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Luiz Calaça
Luiz Calaça

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Is just typing the difference between Typescript and Javascript?

Hi, Devs!

So, the Typescript language came out and rapidly was being used around the Dev World. The important think is always use de correct tool to answer the problem, either Typescript or Javascript, or even other language.

To know important characteristics/concepts in programming we need to go back and read the literature about Computer Science and the essentials of languages.

A good example to learn is about transpiler, because the Typescript transpiler converts Typescript code to JavaScript.

And to answer the question of the title: Absolutely there are a lot of differences. And to get start, let's go to learn some concepts.


## const printJ = () => {return 'Javascript'}
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What is dynamic typing?

Dynamically-typed languages perform type checking at runtime.

What is functional programming?

That's a programming paradigm where programs are constructed by applying and composing functions.


## const printT = (): string => {return 'Typescript'}
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What is static typing?

Statically typed languages perform type checking at compile time.

What is oriented object programming (OOP)?

That's a programming paradigm where programs are modeled by applying objects (classes, interfaces, abstract class, inheritance)


programming paradigm

Typescript has classes, Javascript not?

class Person {
   private name: string = ''
   private age: number = 0

   constructor(name: string, age: number){
      this.name = name
      this.age = age
   }

   getName(): string { return this.name }

   getAge(): number { return this.age }
}

const teste = new Person('Calaça', 32)
console.log(teste.getName())

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Typescript has Interface, Javascript not?

interface Person {
    firstName: string;
    lastName: string;
}

let john: Person = {
    firstName: 'Luiz',
    lastName: 'Calaça'
}
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Typescript has Enum, Javascript not?

enum State {
    Progress = "In Progress",
    Finished = "Finished",
    NotCompleted = "Not completed "
}

//State.Progress
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Typescript has Generics, Javascript not?

export abstract class IGenericRepository<T> {
  abstract getAll(): Promise<T[]>;

  abstract get(id: string): Promise<T>;

  abstract create(item: T): Promise<T>;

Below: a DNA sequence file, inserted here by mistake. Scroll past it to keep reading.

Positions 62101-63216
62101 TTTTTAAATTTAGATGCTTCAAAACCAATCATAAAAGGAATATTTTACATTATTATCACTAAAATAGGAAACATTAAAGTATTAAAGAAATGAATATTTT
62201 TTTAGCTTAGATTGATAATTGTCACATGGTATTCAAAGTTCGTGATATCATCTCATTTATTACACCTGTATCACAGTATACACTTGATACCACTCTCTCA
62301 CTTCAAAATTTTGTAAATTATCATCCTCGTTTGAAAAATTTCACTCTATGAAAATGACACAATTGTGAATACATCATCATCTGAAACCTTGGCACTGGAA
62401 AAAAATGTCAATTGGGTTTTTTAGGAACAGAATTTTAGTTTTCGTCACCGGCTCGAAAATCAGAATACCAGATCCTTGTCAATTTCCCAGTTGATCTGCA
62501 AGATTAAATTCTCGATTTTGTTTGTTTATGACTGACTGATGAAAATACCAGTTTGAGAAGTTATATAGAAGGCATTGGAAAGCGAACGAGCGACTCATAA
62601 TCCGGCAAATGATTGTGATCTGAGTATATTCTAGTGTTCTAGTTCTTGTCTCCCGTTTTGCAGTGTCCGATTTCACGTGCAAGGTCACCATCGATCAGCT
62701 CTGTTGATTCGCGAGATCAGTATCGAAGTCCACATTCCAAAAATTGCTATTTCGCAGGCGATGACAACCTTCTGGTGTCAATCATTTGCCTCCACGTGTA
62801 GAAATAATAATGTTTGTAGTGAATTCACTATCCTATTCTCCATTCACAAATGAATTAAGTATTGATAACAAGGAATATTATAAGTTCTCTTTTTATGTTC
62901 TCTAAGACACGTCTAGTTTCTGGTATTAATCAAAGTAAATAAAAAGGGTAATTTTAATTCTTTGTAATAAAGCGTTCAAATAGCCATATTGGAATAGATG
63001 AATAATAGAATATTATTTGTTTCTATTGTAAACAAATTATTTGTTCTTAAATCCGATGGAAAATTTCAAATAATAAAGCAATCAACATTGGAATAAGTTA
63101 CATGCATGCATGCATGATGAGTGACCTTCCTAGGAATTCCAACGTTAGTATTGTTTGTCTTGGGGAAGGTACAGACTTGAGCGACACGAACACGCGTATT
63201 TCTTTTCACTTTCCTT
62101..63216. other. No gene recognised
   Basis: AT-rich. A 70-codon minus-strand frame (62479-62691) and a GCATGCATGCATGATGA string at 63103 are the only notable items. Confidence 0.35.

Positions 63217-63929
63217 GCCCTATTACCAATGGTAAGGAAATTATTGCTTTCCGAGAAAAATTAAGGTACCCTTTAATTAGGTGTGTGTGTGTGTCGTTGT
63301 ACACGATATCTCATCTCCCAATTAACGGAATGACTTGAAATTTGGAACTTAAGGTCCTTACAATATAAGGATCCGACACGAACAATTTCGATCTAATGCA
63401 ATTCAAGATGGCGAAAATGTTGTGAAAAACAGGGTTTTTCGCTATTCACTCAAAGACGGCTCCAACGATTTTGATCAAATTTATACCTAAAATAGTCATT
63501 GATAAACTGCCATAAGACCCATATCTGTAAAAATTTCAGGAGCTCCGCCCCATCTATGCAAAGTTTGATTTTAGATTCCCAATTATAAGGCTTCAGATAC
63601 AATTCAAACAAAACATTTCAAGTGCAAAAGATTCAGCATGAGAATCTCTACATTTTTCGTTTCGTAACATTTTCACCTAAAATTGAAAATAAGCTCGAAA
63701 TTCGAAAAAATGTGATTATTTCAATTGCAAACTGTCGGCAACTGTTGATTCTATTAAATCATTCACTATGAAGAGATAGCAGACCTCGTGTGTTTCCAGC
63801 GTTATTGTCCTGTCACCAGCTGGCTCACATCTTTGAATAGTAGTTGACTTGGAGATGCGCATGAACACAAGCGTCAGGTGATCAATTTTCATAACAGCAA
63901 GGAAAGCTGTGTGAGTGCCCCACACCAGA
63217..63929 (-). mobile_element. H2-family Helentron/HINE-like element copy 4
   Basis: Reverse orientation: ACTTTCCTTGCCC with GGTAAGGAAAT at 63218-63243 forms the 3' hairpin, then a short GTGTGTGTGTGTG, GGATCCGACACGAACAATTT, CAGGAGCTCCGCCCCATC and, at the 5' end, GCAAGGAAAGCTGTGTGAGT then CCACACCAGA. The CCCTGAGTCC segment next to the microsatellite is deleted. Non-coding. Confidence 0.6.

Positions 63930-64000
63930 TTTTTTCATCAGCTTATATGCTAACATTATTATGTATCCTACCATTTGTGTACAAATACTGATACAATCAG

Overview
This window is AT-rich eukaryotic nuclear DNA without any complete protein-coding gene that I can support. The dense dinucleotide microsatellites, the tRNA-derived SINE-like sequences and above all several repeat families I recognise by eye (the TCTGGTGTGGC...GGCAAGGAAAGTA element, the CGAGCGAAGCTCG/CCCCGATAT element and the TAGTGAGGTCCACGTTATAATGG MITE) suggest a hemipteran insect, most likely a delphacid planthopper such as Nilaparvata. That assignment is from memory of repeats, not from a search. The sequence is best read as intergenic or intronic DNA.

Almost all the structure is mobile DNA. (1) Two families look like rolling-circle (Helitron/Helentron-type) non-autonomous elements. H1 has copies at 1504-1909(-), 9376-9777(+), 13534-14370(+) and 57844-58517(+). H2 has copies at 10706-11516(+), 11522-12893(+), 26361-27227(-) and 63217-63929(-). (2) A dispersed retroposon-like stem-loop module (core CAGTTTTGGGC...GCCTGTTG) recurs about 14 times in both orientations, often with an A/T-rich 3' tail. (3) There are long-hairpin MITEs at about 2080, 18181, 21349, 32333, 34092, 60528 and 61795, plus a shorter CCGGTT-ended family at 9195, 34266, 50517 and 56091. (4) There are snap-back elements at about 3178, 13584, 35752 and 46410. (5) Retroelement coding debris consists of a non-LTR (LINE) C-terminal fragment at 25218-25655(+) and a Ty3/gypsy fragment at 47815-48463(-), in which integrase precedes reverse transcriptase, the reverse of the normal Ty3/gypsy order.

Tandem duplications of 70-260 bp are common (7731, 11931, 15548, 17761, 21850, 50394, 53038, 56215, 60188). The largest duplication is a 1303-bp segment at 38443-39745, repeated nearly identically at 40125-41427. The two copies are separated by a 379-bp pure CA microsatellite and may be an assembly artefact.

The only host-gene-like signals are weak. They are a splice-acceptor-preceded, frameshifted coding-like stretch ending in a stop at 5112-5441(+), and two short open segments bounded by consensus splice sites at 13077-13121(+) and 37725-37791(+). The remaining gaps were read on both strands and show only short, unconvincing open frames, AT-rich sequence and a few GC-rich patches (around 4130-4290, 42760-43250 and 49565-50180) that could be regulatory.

abstract update(id: string, item: T);
}
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And so on.. Javascript and Typescript has a similar points in some cases, but the paradigm is different.

Thats's a set of concise characteristics (classes, interface, generics, type, inheritance, polymorphism, encapsulations) that got the hype of Typescript, because seems like more clean, organized and good for a better code and also for its documentation maintenance through Microsoft.

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Discussion (7)

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natescode profile image
Nathan Hedglin

FYI, JavaScript does natively have classes. Which aren't anything like C# or Java classes. They're more or less syntactical sugar for prototypal inheritance.

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miketalbot profile image
Mike Talbot

Agreed, and I'd further argue that every other difference listed in the article is just about typing. I would say OOP is about: inheritance, encapsulation, polymorphism etc all of which are totally a fundamental part of Javascript in 2022.

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luizcalaca profile image
Luiz Calaça Author

Mike, thanks! That was the motive of my initial disclaimer that we could have more than one paradigm but maybe we cannot use all the concepts. I'm gonna add these contributions to the article.

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luizcalaca profile image
Luiz Calaça Author

Thanks for contributing, Nate! Excellent point. As I wrote above some language could have more than one paradigms but, as you say not so usable in practice, so the Javascript community focus on the functional paradigm and just a little in OOP.

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bradtaniguchi profile image
Brad

Javascript and Typescript have similar points in some cases, but the paradigm is different.

JavaScript is multi-paradigm. Since TS builds on-top of JS, it is also multi paradigm.

In both you can use, OOP, functional, procedural, declariative etc. Both also provide essentially the same level of "functionality", however, it's the syntax of how you get there that can be different. TS will force you to write type-safe code, when JS wont care.

However, the paradigm your leveraging to write your code will be the same. The paradigm is separate from the syntax and static/non-static types.

There is also the quirk that TS is as type-safe as you want it, from very strict to JS but with a bunch of any's floating around haha.

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Luiz Calaça Author

Great! Brad, thanks for contribuition.